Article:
Mayor Vincent C. Gray and D.C. Council members have said they want to keep the city's public neighborhood libraries open seven days a week. But Jack Evans has accused them of being all talk and no action. They certainly didn't provide more funding to achieve their goal in the recently approved fiscal year 2013 budget.
"Coming from a small town in Pennsylvania, the library was like a view on the world. I'm not in that small town because of the library," the Ward 2 legislator told me. He has introduced legislation mandating Sunday hours at all branches.
But if those community facilities are critical, doesn't the same hold true for libraries and librarians inside traditional public schools? More than 45,000 children spend their entire day -- five days a week -- in those buildings.
"It's a little harder to do anything with [them]. I can't control the [DCPS] budget," said Evans. "But, I am going to do everything I can to get a librarian and art teacher in every school."
Tragically, later this month, 57 traditional public schools, including 64 percent of those in Ward 5, will open without librarians; 17,000 children will be adversely affected, according to research by the Capitol Hill Public School Parents Organization, or CHPSPO.
Gray and DCPS Chancellor Kaya Henderson, with council approval, eliminated funding for librarians at schools with student populations of 299 or less. Larger facilities could retain their librarians, but only if principals used "flexible funding;" that money, in many instances, also helps pay for instructional staff.
CHPSPO and other education advocates have urged Henderson to restore funding for librarians citywide; a DCPS official told me that would require less than $5 million. The school system's local budget is more than $800 million.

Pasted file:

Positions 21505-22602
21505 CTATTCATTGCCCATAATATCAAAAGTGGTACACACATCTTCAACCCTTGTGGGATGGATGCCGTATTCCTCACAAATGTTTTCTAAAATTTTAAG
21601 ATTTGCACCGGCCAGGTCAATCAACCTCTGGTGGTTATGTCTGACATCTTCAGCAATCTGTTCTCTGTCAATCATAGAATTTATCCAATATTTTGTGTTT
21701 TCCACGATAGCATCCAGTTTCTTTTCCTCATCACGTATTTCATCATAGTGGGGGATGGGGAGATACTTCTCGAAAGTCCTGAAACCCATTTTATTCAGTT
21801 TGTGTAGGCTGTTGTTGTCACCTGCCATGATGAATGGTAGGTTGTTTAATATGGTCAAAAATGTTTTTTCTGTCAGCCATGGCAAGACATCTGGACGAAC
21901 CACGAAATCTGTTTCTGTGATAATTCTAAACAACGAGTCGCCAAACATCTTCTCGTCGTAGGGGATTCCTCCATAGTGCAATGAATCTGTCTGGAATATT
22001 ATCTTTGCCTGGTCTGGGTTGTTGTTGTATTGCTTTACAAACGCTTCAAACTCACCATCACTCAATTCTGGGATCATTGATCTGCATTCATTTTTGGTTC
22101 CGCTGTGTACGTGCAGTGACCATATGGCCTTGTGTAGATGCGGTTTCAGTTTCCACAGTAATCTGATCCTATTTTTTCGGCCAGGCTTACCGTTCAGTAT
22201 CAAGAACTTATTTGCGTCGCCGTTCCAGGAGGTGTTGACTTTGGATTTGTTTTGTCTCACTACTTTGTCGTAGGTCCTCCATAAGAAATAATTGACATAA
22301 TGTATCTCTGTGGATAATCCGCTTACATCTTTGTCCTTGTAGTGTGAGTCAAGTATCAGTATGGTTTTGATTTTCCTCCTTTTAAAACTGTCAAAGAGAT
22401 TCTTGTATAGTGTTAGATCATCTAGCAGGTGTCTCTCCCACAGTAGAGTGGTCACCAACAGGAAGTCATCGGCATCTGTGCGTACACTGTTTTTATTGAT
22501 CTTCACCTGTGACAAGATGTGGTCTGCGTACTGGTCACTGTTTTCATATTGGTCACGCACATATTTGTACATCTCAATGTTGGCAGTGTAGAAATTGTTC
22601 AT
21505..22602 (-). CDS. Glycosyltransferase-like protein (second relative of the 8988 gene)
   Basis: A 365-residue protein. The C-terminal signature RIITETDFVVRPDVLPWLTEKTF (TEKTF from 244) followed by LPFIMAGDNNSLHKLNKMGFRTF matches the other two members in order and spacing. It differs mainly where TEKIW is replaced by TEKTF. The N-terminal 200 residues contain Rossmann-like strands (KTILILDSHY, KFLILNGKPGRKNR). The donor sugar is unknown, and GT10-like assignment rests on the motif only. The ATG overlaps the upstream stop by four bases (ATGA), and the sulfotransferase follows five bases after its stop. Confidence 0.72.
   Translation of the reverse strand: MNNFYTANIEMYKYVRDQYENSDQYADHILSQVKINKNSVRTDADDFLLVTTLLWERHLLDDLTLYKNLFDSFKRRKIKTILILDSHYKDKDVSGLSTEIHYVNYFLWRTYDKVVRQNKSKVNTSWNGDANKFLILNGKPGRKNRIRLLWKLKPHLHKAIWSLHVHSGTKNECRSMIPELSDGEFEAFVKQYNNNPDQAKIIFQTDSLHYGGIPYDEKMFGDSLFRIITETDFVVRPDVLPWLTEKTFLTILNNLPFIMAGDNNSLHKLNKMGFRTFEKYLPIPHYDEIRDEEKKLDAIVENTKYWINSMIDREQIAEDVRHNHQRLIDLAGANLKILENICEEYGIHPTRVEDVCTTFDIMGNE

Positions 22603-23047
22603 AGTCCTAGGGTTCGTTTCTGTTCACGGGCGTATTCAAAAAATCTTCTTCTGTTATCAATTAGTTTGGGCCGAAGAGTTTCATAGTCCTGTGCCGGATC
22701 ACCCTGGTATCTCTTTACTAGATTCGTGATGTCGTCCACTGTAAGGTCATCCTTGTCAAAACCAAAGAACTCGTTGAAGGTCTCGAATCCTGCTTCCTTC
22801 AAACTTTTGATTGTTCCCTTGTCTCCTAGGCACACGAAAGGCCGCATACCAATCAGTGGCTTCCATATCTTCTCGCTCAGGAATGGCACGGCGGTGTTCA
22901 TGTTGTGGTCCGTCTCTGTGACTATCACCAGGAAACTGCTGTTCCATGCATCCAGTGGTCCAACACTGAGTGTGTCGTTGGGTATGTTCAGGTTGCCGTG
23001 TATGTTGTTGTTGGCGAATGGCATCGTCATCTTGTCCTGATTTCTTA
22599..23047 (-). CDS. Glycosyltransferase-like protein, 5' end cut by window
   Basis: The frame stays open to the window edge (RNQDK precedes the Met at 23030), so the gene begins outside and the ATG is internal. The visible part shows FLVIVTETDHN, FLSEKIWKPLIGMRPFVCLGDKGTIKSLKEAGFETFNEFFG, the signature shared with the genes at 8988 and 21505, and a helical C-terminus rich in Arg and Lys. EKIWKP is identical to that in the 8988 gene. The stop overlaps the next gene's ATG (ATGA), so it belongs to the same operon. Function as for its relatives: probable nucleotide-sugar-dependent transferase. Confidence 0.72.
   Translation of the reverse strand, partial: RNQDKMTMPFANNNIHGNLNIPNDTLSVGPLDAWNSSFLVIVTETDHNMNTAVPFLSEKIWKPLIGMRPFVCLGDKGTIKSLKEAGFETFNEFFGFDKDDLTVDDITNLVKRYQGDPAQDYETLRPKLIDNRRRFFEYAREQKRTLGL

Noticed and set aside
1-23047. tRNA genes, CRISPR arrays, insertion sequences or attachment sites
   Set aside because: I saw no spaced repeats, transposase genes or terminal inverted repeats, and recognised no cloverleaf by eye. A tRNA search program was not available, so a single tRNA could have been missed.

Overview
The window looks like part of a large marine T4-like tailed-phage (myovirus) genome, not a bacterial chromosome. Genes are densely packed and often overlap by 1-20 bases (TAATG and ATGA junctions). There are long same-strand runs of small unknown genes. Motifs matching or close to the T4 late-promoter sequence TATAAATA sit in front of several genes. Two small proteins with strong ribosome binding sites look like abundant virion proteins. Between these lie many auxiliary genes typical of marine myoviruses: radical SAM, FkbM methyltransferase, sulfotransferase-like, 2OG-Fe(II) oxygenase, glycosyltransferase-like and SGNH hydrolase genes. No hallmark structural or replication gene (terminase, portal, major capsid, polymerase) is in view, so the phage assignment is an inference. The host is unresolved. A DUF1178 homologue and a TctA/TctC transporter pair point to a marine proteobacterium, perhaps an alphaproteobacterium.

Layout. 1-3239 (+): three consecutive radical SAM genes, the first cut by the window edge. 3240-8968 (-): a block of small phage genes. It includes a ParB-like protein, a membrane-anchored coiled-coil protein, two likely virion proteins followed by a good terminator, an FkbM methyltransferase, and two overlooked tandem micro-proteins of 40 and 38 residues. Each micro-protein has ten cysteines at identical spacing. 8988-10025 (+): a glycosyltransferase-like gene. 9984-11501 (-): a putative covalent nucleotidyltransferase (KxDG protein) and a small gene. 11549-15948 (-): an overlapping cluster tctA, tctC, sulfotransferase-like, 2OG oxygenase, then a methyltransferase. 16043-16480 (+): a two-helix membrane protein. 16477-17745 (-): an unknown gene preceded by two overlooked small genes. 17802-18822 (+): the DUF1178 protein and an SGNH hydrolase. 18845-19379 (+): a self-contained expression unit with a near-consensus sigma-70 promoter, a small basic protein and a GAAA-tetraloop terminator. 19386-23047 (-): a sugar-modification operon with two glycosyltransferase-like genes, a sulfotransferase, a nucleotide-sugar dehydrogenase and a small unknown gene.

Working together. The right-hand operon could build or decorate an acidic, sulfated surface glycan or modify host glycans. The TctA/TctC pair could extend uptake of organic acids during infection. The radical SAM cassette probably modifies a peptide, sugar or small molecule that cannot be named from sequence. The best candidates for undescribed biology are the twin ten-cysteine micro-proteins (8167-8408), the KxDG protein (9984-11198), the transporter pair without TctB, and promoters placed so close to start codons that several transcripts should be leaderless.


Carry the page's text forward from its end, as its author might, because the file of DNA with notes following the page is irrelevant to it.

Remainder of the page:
At least 1,000 people have signed CHPSPO's online petition at change.org. During the spring and early summer, the organization held demonstrations at DCPS and in front of city hall. Finally, Henderson has agreed to meet with them this week.
They are expected to present fascinating statistics that demonstrate the nexus between libraries/librarians and academic proficiency. Their data indicate that those "reward schools" whose recent test scores showed significant progress had either full-time or part-time librarians. Those with full-time librarians had higher proficiency levels, according to CHPSPO.
"There is a strong statistical correlation," said Peter MacPherson, of CHPSPO, while acknowledging the presence of a librarian may not be the sole factor. "But, it matters in a significant way."
The organization's findings seem to contradict Henderson's assertion earlier this year that the school system had not received sufficient return on its investment in librarians.
"They are remarkably clueless," said MacPherson, adding that while the chancellor is hunting for various and unproven approaches to enhance student achievement, she has ignored "known successful strategies."
Evans pledged to introduce his librarian-art teacher legislation this fall. Advocates should support his bill. After all, even before Henderson's program and budget cuts, some traditional schools didn't have any library or a librarian.
Jonetta Rose Barras can be reached at firstname.lastname@example.org.
Jonetta Rose Barras' column appears on Tuesday and Friday. She can be reached at email@example.com.